The Board should clarify, as soon as possible but no later than June 2011 the distinction between issues that are properly subject to ICANN’s policy development processes and those matters that are properly within the executive functions performed by the ICANN staff and Board

ICANN has also been told to address how it selects its directors, with emphasis on:

identifying the collective skill-set required by the ICANN Board including such skills as public policy, finance, strategic planning, corporate governance, negotiation, and dispute resolution.

Other the recommendations themselves, the ATRT spends part of its 200-page report moaning about how little time (about nine months) it had to carry out its work, and how little importance some ICANN senior staff seemed to give to the process.

All of the 27 recommendations are expected to be implemented over the next six months. The report is currently open for public comment here.

ICANN sets date for GAC showdown

Kevin Murphy, December 23, 2010, Domain Registries

ICANN and its Governmental Advisory Committee will meet for two days of talks on the new top-level domains program in Geneva from February 28, according to GNSO chair Stephane Van Gelder.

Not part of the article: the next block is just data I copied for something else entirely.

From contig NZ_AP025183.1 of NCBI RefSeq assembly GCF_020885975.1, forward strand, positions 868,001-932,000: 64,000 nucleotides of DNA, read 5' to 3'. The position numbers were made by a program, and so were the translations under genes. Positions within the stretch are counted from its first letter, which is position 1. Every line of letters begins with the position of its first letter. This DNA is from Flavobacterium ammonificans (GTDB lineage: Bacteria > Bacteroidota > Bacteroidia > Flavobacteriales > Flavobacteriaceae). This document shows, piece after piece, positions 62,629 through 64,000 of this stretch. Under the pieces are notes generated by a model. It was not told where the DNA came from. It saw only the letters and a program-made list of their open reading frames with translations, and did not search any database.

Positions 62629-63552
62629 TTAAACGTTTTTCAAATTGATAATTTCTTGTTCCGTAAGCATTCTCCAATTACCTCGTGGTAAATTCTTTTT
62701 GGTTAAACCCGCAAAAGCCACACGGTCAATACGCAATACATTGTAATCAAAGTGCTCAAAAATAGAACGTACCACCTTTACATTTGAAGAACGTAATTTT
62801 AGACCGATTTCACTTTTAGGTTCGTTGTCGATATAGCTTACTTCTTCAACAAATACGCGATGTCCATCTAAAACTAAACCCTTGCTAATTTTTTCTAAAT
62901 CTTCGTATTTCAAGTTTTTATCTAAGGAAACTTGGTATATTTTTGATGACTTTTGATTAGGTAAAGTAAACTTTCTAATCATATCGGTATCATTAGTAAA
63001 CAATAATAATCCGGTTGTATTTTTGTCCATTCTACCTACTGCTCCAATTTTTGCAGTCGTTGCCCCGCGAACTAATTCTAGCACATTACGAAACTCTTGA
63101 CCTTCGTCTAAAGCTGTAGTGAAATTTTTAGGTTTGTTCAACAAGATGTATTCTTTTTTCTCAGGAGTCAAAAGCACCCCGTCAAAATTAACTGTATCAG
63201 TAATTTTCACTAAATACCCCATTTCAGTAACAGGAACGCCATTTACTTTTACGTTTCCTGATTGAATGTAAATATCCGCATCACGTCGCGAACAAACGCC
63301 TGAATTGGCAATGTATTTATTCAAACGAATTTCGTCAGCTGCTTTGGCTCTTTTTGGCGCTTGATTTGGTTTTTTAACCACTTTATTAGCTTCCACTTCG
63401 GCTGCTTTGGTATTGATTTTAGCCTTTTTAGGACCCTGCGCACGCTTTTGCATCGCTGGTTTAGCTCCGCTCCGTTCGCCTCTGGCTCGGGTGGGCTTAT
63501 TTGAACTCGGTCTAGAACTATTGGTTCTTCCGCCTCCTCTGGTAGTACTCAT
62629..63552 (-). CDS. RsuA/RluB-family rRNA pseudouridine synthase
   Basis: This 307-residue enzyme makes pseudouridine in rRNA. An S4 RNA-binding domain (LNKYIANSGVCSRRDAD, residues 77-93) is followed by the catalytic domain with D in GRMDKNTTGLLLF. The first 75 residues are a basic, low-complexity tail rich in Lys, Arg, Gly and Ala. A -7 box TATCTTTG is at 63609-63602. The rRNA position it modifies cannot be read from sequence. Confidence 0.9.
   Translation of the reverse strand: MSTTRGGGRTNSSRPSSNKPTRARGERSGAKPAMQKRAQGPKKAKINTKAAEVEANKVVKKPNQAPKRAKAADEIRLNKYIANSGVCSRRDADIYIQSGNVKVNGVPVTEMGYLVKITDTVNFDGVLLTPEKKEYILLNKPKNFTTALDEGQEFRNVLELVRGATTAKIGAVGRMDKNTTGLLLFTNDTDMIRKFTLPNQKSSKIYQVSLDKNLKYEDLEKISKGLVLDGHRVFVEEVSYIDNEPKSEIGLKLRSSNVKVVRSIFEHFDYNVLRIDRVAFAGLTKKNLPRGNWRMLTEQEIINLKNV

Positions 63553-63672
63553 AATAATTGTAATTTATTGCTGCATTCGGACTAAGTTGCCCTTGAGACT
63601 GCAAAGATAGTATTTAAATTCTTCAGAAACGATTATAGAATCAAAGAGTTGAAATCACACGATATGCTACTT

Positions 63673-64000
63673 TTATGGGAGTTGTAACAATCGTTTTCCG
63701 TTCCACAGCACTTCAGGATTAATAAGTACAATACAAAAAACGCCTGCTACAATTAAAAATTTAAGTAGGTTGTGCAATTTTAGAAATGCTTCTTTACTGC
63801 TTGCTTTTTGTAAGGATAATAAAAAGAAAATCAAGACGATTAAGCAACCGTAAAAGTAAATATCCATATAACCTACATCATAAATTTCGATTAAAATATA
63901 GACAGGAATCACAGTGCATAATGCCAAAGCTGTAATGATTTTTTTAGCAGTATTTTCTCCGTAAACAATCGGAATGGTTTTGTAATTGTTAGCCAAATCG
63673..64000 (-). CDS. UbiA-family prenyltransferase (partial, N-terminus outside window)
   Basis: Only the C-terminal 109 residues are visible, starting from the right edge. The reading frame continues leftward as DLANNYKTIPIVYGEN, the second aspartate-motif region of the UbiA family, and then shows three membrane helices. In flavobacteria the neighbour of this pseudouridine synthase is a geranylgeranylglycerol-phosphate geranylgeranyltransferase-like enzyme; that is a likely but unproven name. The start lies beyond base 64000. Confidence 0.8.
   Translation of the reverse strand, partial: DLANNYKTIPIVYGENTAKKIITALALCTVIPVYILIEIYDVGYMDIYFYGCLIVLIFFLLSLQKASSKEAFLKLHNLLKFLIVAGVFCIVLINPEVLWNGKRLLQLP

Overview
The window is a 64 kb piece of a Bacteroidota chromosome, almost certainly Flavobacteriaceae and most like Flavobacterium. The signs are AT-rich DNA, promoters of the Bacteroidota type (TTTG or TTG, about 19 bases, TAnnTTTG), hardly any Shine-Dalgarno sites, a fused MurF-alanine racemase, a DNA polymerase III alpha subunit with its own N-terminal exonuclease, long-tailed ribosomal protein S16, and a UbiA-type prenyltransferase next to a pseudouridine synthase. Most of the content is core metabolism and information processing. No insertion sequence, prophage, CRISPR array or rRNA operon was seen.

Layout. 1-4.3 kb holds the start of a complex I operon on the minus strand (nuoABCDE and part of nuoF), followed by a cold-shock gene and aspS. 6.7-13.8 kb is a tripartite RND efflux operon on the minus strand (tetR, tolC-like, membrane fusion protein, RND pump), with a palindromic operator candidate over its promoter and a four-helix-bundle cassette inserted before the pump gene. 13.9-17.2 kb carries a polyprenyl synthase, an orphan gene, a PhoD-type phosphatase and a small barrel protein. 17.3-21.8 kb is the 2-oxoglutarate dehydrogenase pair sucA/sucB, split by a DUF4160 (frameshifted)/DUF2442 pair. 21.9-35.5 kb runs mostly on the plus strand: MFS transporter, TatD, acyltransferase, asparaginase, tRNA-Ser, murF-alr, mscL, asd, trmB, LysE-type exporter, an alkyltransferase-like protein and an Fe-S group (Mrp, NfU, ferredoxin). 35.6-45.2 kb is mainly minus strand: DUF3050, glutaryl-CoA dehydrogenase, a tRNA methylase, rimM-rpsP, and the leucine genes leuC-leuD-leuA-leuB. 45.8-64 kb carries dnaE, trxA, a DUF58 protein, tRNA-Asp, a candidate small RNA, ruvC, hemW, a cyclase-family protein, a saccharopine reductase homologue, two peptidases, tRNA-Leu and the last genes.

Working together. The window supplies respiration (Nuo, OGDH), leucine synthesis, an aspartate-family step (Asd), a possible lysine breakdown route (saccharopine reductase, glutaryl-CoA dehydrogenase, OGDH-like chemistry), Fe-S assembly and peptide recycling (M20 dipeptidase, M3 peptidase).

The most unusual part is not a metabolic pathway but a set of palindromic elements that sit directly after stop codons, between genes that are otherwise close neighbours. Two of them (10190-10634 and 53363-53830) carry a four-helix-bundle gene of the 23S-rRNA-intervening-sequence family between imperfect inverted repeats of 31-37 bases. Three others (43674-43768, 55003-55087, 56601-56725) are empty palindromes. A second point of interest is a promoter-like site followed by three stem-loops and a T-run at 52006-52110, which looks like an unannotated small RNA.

As well as the Applicant Guidebook (AGB) for new TLDs, the meeting is also expected to address the GAC’s outstanding concerns with the .xxx TLD application.

While I’d heard Geneva touted as a possible location, this is the first time I’ve heard a firm date put to it. As well as Van Gelder, other sources have heard the same date.

Talks ending March 1 would give ICANN less than two weeks before its public meeting in San Francisco kicks off to get the AGB into GAC-compatible shape before the board votes to approve it.

Is that a realistic timeframe? I guess that will depend on how the GAC meeting goes, the depths of the concessions ICANN decides to make, how receptive the GAC is to compromise, and whether it is felt that more public comment is needed.